Happy Birthday QBD Geelong!

Time flies by so fast while you’re having all this bookish fun! 

To celebrate the team have let us know all about some of the books they have enjoyed over the past year…

The Nightingale by Kristin Hannah:

Set amongst the backdrop of World War 2 we follow two sisters as they navigate love,  hatred,  bravery and strength throughout times of extreme hardship.
When the Nazi’s invade France Vianne is forced to open her home to the enemy, her every move is watched and her family’s safety is at risk.

Isabelle is a rebellious teen searching for meaning in a war-torn time. As she jumps head first into the resistance she is determined to prove herself amongst the other men and women risking their lives to save others.

A truly beautiful read that will stay with you long after the book has been placed on the shelf.
If you love historical fiction similar to ‘The Book Thief’ or ‘The Bronze Horseman’ you must read this book! – Caitlyn

American Gods by Neil Gaiman:

Shadow has just gotten out of jail early, his wife has died, unknowingly this is the first of many strange, twisted and surprising occurrences that will befall Shadow. Both he and the reader are in for one hell of a journey.

Neil Gaiman’s imagination has created a complicated, detailed plot that is crammed with magic and marvel. A journey that goes on tangent after tangent, has many detailed flashbacks and segues a plenty. This character focused story has more than its fair share of detours.

It is a book about the gods of myth and legend, they may be threadbare and degenerate these days but still gods, still capable of inspiring terror and unquestioned allegiance. It is also about the “new” gods, gods of media and money, and while they are not my gods it sets the stage for all out war.

As the winner of the Bram Stoker, Hugo, Nebula, SFX and Locus awards in both horror and science fiction this book is hard to categorise, but here in Geelong it is nestled in with the other Sci fi/ fantasy greats like Jim Butcher, Raymond E. Feist, James S. A. Corey and my all time favourite Douglas Adams.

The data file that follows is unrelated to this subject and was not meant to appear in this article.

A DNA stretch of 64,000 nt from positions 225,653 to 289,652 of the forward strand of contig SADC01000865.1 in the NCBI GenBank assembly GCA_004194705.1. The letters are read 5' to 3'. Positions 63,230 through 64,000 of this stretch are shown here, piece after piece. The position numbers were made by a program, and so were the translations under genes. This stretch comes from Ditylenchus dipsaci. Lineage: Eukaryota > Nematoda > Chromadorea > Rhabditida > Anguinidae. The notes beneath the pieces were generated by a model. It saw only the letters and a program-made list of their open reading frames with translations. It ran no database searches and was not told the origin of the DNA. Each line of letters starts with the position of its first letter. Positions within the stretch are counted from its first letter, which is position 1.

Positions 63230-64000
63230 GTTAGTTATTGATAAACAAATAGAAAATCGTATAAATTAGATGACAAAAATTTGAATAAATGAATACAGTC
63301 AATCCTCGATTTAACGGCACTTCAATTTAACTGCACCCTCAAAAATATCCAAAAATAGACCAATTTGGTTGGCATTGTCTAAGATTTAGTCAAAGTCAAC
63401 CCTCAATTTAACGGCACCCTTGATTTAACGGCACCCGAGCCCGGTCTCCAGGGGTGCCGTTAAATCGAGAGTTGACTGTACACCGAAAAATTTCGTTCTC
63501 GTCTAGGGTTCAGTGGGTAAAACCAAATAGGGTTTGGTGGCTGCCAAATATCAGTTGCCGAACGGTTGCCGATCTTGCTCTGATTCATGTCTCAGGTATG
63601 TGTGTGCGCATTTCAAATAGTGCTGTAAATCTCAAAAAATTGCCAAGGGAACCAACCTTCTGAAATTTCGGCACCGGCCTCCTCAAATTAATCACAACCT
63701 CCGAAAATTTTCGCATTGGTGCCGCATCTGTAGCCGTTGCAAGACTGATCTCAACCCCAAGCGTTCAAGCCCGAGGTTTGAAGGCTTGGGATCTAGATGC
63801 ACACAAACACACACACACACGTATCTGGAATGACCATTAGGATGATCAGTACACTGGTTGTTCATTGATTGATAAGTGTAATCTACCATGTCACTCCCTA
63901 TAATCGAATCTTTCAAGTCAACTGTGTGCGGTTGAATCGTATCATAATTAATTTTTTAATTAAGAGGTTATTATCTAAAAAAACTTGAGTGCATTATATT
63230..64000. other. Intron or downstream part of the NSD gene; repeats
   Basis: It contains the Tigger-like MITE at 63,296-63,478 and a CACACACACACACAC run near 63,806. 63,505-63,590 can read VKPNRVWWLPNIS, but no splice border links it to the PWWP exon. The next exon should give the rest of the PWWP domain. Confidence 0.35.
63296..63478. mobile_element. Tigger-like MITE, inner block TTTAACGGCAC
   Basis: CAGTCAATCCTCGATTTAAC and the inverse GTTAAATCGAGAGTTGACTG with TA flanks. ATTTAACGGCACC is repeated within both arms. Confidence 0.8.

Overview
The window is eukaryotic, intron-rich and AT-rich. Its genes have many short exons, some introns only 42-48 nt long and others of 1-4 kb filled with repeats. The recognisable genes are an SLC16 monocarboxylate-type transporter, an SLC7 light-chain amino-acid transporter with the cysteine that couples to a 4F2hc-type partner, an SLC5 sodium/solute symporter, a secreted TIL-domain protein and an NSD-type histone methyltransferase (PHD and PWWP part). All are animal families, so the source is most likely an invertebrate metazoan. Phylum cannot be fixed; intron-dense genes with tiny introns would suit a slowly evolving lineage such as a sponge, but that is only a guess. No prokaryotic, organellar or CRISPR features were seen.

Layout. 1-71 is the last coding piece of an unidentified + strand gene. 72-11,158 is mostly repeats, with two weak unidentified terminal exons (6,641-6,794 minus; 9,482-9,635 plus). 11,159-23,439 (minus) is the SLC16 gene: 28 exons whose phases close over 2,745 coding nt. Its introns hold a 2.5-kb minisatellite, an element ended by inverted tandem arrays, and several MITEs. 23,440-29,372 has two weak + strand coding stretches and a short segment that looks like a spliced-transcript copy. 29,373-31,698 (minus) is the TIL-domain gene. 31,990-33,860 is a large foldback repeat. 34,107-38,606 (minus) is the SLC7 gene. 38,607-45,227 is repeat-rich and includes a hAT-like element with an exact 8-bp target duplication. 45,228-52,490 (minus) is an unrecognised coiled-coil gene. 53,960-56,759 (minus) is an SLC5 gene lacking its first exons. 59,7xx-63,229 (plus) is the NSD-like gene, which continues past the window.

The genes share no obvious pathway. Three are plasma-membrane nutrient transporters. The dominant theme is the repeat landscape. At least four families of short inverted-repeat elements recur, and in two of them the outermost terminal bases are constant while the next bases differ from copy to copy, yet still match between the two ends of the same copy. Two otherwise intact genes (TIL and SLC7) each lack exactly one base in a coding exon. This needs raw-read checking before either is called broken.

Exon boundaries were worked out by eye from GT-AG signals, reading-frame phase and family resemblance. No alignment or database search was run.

The devil is in the detail when it comes to “American Gods”; as a reader there is much more to find beneath the surface, you must find the magic for yourself, I know I did. – Kim

Sea of Strangers by Lang Leav:

After a short swim in the realm of fiction, Lang Leav is back with her 5th poetry collection and it’s one of her best. Mixing poetry and prose like an early Oscar Wilde collection, ‘Sea of Strangers’ explores love, loss and identity with grace and soul. As her career has gone on Leav has only gotten stronger, with her unique, loosely structured style lending itself perfectly as the framework for a beautiful melancholy, unique to the modern day. Best paired with a hot bath and a glass of wine, this collection is one that you’ll lose yourself in, time and time again. – Sam

Nevermoor by Jessica Townsend:

Whenever things went wrong, it was Morrigan Crow they blamed. A tree knocked down in a storm? That would be Morrigan’s fault. Burnt your toast? That would be Morrigan! Toe infection? You guessed it, it was that Morrigan girl! However when a strange man saves her from an untimely demise, Morrigan is brought into a Wundrous land known as Nevermoor where there are gigantic cats that not only talk but are housekeepers and bedrooms that form themselves to what they believe you’d like.

Upon reading it I honestly could not believe that this is Jessica Townsend’s debut novel. The magical world she has created had me whisked off into a land of pure wonder.

With a Whovian meets Hogwartian meets Wonderland vibe, I greatly enjoyed taking that leap to “Step Boldly” into this magical tale and it truly had me laughing out loud in public areas. – Grace

Milk and Honey by Rupi Kaur:

Thought provoking and deeply mesmerising, Rupi Kaur’s ‘Milk & Honey’ engages a wide array of tough-to-tackle topics, journeying the experience of trauma and the long road into recovery. There were times when I found some sections to be quite confronting and had to set it aside for a moment, but Kaur’s poems have never failed to leave their mark and keep me coming back for more. Chronicling tales of love and hurt, abuse and empowerment – it is no surprise that this collection is just flying off the shelves. – Emily

How To Win Friends And Influence People by Dale Carnegie:

How To Win Friends And Influence People, by Dale Carnegie. Published in 1948, Carnegie’s work explores the daily interactions between people. Using his real life situations Carnegie demonstrates simple methods, which can help you resolve any social interaction – from daily dilemmas, to intense sales meetings. Carnegie book is the only book you will ever need. – Adrian


Make sure you pop by this weekend and wish the team Happy Birthday!


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